South Korea to resume U.S. beef imports

June 25, 2008 8:00:03 AM PDT
South Korea's government said Wednesday it will resume imports of American beef this week, hoping to move on from a crisis that battered the pro-U.S. administration with weeks of anti-government protests over food safety. South Korea and the United States agreed last week to restrict U.S. beef exports to younger cattle, believed to be at less risk of mad cow disease. The agreement modifies an earlier deal that placed few restrictions on meat shipments, and sparked widespread outrage against the government for caving in to Washington and ignoring the public's concerns.

Korean activists, however, have vowed to keep rallying against new President Lee Myung-bak, calling for a complete renegotiation of the original April beef accord. Lee's government has rejected a renegotiation, saying it would erode the country's international credibility.

"The observation of an agreement is very important for state-to-state relations and it is very essential to maintain national credibility on the international stage," Prime Minister Han Seung-soo said at a meeting with top ruling party leaders Wednesday, according to his office.

The Agriculture Ministry has asked the Public Administration Ministry to issue a legal notice Thursday on the resumption of American beef imports, the final administrative step required before imports can resume, according to Agriculture Ministry spokesman Lim Ki-sang.

Some 5,300 tons of U.S. beef, shipped earlier to South Korea but held in customs and quarantine storage facilities, will first undergo inspections before being put on the market, according to the Agriculture Ministry.

Faced with daily candlelight vigils against imports of U.S.

beef, President Lee replaced his top advisers and apologized to the public for the second time last week. His entire Cabinet has also offered to resign.

Lee said Tuesday that he would not tolerate any illegal, violent demonstrations against the planned resumption of beef imports.

Demonstrations have dwindled in size since some 80,000 people gathered in central Seoul two weeks ago in the largest recent protest.

On Wednesday night, about 2,500 people rallied in central Seoul to condemn the government's announcement. They waved candles and chanted anti-government slogans in front of a barricade of police buses set up to block demonstrators from marching to the presidential Blue House.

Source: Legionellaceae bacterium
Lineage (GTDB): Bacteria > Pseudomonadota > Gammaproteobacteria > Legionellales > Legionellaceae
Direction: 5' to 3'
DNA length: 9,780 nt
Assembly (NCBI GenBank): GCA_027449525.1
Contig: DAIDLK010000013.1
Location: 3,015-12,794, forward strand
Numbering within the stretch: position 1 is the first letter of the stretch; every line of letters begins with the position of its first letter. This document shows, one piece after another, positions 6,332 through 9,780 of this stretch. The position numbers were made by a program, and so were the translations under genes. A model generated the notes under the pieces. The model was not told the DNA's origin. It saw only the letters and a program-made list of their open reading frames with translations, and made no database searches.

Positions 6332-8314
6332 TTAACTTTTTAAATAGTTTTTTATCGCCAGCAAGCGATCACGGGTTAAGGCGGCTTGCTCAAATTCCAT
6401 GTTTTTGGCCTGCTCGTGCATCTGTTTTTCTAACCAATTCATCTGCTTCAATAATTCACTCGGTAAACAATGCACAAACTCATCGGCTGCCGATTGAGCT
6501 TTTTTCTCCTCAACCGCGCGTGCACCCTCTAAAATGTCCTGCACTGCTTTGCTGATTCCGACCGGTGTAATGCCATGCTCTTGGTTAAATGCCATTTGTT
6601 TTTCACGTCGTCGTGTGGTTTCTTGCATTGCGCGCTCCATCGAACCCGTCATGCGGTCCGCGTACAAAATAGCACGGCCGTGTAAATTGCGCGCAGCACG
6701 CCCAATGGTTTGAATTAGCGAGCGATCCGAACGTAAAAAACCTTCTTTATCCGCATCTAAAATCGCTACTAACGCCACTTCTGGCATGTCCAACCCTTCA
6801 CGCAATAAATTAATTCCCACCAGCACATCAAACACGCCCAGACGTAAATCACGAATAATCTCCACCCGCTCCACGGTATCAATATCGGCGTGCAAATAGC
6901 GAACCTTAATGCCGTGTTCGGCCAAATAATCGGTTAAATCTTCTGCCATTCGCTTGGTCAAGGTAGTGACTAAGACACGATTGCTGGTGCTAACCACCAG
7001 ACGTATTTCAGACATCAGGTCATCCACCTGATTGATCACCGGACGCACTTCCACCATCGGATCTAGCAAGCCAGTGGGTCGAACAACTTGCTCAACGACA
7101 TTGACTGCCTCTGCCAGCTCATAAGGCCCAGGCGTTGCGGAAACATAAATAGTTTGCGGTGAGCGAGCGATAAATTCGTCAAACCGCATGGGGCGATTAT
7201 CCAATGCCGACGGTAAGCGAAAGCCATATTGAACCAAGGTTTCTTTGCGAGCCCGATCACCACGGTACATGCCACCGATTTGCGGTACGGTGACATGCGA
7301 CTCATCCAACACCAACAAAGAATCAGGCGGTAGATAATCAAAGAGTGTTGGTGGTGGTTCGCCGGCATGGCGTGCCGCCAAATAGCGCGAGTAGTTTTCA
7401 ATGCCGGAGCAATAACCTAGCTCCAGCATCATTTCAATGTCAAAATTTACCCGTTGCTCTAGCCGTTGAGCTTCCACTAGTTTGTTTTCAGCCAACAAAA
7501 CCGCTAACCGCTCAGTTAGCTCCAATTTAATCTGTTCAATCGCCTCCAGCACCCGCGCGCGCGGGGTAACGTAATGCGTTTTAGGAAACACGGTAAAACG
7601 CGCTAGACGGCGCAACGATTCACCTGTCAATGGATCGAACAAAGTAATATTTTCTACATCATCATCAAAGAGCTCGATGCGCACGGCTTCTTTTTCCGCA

Police sprayed fire extinguishers at activists as they used ropes to try to pull away a police bus. Some protesters attempted to march to the presidential office through a back alley, triggering scuffles with riot police. Hundreds staged a separate rally at a site closer to the presidential office.

More than 100 people were detained in Wednesday's rallies, but there were no reports of serious injuries, police said.

"We're infuriated because President Lee apologized to the people and said he would now listen to the voice of his people," said Kim Dong-kyu, an official at a coalition of civic groups that has spearheaded the protests. "Now we learned his apology lacked sincerity."

Kim said his group will mobilize activists at government storage facilities to block inspections of U.S. beef held there.

Opposition parties also demanded the Lee government cancel the planned legal notice, citing recent public surveys showing South Koreans still oppose the new rules on beef imports.

U.S. beef was banned from South Korea in 2003 after the first case of mad cow disease was discovered in cattle there. South Korea had previously been the third-largest market for American beef.

Limited imports were allowed last year before being again suspended.

Eating meat products contaminated with mad cow disease is linked to variant Creutzfeldt-Jakob disease, a rare and fatal human malady.

U.S. and South Korean officials insist American beef is safe.